The Tigers have agreed to a one year, $1 million minor league contract with right-handed relief pitcher Joel Hanrahan. The contract, first reported by USA Today's Bob Nightengale, includes $2.5 million in incentives. Nightengale's tweets indicate that the incentives are primarily health related, bringing the maximum value of the contract to $3.5 million.
The Tigers signed Hanrahan to a minor league deal in 2014, but he missed the entire season after undergoing Tommy John surgery in 2013. Hanrahan only pitched 7 1/3 innings for the Boston Red Sox that season before succumbing to injury.
Prior to pitching in Boston, Hanrahan made a name for himself as an All-Star closer in Pittsburgh. Hanrahan allowed a 2.59 ERA and 2.98 FIP in 229 1/3 innings across four seasons with the Pirates. He saved 82 games in 94 chances with the Pirates and made the National League All-Star team in 2012 and 2013.
Hanrahan began his MLB career with the Washington Nationals in 2007. He totaled 168 innings in parts of three seasons with the Nationals, allowing a 5.30 ERA and 4.48 FIP. He showed flashes of potential, however, striking out 171 batters in 168 innings. A second round draft pick by the Los Angeles Dodgers in 2000, Hanrahan will be 33 years old during the 2015 season.
Friday Tigers president and GM Dave Dombrowski said that he is not hopeful that Hanrahan will be ready for Spring Training. Dombrowski gave a timeline for Hanrahan to begin throwing around Thanksgiving or December 1, and all indications are that he's doing well, but the Tigers aren't expecting anything much from Hanrahan at this point.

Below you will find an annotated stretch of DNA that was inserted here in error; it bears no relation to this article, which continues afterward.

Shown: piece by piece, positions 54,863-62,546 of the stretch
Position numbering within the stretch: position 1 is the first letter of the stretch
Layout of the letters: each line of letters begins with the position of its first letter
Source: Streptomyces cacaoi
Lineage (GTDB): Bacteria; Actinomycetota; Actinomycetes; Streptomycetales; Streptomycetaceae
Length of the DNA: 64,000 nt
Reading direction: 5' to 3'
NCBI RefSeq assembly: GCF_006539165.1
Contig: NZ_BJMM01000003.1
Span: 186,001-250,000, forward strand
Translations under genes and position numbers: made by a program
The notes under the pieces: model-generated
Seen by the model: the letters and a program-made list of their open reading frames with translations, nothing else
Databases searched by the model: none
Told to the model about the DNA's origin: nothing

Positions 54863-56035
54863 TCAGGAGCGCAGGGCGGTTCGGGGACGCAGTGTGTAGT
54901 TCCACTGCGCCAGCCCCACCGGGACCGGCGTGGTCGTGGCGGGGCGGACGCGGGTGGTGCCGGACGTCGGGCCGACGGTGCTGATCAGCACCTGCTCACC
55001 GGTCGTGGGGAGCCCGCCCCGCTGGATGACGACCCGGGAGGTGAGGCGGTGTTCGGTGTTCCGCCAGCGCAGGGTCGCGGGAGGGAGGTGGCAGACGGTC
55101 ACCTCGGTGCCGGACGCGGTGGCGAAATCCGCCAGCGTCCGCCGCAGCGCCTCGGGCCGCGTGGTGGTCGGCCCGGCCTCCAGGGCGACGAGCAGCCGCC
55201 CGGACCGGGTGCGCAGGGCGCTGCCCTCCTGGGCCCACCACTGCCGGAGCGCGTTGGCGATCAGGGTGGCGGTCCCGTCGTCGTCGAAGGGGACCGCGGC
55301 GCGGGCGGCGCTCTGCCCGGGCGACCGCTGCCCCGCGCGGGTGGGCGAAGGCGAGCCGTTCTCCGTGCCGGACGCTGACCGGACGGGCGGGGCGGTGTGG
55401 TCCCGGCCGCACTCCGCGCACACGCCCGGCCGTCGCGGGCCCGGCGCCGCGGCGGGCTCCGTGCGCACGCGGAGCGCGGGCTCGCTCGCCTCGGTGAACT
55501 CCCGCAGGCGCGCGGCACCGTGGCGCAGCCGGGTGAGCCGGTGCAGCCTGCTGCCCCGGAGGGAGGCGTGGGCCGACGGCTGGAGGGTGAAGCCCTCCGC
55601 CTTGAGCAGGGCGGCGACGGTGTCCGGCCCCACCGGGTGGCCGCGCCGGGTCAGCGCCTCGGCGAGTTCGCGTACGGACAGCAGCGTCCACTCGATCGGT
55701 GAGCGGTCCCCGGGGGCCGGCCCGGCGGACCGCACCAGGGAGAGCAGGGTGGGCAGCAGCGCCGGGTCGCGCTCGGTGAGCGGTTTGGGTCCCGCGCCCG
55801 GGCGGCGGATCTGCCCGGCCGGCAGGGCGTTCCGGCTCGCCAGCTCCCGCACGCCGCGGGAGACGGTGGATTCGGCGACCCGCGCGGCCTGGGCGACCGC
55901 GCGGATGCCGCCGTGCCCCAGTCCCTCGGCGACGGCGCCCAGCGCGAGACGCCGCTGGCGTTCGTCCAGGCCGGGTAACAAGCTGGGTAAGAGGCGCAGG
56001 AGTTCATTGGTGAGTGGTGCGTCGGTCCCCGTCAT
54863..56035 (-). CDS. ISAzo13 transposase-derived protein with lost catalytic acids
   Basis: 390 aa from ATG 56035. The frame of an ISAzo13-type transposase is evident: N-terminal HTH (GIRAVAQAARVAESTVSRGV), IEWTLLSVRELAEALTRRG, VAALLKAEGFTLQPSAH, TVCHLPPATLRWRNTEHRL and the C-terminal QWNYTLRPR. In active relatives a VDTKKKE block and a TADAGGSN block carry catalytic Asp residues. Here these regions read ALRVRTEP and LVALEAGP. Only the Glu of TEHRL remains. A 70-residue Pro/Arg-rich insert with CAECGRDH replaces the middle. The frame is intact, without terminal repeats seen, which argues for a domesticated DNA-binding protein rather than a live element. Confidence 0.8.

"I'm not counting on him per se, I don't think he's of the health perspective that you could say oh he's going to be one of our guys," Dombrowski said. "At this point he's a gamble, he wanted to come back here, we didn't have to give him a guaranteed contract because he felt last year that he didn't come back like he thought he might. We worked on getting it done, he was great on it, but I'm not putting him in and saying he's in our bullpen for sure. I wish I could but I don't think he's at that point."
Hanrahan, who could've signed with any other team for a major league contract, did not speak to any other teams but asked the Tigers if he could remain in the organization. Dombrowski said that Hanrahan felt like he "owed" the team something after taking such a chance on him last season, and with the setbacks in 2014, wanted to repay what the team did for him.
"When we signed him, we thought he would (help the team in 2014)," Dombrowski said. "We actually thought he'd sign probably by the All-Star Game, but he just ended up having some setbacks so we never really got over the Tommy John surgery. Doctor again feels he's OK. We had him checked again to see if he needed another surgery, which he did not. He's more of a chance."